During his fourteen years in higher education, Mike has honed his practice of developing transformational programming, coaching professional staff in a “students as colleagues” approach, and collaborating with faculty to advance engaged scholarship.
Before completing a career-transition MEd in 2003 with a focus in administration, planning, and social policy at Harvard Graduate School of Education, Mike worked for five years with the Missouri Division of Youth Services as a youth counselor, youth group leader, and trainer. While living in Springfield, Mike also worked part time with The Kitchen, Inc., as a homeless shelter youth activities coordinator and with Leadership Ranch as a challenge course facilitator. His other full-time professional experience includes serving as chief instructor with Homeward Bound with the Massachusetts Division of Youth Services and as a teacher with Head Start.
For ten years with University of California Berkeley’s Public Service Center, he oversaw all co-curricular student leadership and service programs, the Center’s local poverty initiative, new alumni development, and student learning assessment. He developed and spearheaded Magnolia Project, the Center’s ten-year commitment to post-Katrina New Orleans, in the process deepening his understanding of race and class privilege.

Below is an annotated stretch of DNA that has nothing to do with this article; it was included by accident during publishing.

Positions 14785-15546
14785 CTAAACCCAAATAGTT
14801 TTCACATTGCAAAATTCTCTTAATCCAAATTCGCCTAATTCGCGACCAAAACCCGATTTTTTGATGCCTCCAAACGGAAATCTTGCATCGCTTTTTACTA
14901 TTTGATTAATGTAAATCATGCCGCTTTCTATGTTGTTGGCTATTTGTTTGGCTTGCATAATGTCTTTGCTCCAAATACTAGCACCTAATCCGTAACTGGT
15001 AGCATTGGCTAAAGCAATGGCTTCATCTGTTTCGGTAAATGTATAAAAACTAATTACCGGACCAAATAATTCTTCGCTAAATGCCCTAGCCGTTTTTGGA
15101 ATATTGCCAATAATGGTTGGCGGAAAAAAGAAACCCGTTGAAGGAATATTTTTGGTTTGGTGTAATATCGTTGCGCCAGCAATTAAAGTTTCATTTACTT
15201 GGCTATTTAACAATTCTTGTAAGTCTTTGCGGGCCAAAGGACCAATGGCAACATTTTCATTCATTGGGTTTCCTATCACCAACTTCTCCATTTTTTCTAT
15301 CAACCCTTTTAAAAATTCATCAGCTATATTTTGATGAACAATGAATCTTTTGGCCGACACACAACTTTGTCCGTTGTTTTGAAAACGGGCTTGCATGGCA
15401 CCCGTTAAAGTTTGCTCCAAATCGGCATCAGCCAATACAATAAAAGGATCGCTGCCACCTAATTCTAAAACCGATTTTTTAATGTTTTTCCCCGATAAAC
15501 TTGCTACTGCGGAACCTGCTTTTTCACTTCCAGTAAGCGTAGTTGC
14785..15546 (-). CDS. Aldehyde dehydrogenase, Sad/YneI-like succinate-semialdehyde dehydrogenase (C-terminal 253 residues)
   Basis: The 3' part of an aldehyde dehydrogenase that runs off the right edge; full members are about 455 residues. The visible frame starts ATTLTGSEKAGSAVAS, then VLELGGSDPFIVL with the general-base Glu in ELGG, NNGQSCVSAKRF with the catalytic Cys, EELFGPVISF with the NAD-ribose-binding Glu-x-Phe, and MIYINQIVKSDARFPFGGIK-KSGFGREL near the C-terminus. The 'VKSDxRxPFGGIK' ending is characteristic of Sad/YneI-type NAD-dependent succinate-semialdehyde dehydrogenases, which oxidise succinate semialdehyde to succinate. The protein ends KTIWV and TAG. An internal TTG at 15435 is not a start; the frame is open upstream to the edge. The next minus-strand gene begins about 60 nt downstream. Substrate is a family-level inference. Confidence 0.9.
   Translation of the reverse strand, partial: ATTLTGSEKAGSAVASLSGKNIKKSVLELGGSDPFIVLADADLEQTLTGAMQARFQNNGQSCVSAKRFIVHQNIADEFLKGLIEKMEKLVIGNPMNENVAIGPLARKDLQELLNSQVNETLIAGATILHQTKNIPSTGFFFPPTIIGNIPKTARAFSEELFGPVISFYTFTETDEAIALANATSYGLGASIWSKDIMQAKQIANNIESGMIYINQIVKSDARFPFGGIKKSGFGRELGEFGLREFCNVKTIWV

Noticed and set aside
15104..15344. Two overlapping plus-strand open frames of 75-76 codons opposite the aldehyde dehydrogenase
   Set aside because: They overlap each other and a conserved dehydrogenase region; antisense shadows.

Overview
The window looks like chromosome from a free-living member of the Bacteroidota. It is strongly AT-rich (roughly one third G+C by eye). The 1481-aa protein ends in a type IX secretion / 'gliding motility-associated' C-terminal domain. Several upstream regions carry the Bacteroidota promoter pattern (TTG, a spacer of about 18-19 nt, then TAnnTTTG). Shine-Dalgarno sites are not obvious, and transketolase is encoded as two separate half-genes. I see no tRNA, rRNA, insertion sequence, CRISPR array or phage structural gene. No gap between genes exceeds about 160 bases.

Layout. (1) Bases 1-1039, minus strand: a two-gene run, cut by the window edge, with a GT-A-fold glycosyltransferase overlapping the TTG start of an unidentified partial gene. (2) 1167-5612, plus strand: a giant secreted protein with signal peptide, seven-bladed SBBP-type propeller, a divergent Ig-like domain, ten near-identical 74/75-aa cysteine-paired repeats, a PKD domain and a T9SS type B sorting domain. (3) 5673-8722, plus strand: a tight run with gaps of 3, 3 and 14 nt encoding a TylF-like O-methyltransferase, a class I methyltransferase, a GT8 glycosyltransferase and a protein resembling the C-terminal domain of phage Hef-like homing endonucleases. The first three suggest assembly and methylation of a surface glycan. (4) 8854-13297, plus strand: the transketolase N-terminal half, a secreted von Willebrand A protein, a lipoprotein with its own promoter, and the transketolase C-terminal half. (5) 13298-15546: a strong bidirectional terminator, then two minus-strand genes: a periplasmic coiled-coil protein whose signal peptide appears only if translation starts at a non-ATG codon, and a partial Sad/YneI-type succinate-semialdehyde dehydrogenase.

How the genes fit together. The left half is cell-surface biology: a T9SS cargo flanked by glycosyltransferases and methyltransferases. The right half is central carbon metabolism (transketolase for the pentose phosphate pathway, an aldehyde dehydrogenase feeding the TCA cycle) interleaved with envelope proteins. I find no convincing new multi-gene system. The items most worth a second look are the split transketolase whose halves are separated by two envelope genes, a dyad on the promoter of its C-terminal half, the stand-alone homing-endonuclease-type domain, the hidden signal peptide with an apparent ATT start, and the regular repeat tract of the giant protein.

Prior to his work at Berkeley, Mike served as the assistant director for the Harvard Public Service Network and Center for Public Interest Careers. While there, he partnered with Harvard College alumni to offer summer and post-graduate internships mentoring opportunities to students. Mike has cultivated these and other cross-generational learning spaces as a way for each cohort of leaders to serve those coming after.
Mike is a native of Mt. Morris, New York, where his Italian-American family has lived for many generations. His high school years at McQuaid Jesuit High School in nearby Rochester exposed him to top-tier teachers who challenged his sense of personal commitment to the public good, as well as his sense of community formed from his small-town upbringing. After receiving his BA in Sociology from Georgetown University, Mike volunteered in Nicaragua, where he grappled with what it meant to be useful to community-driven development.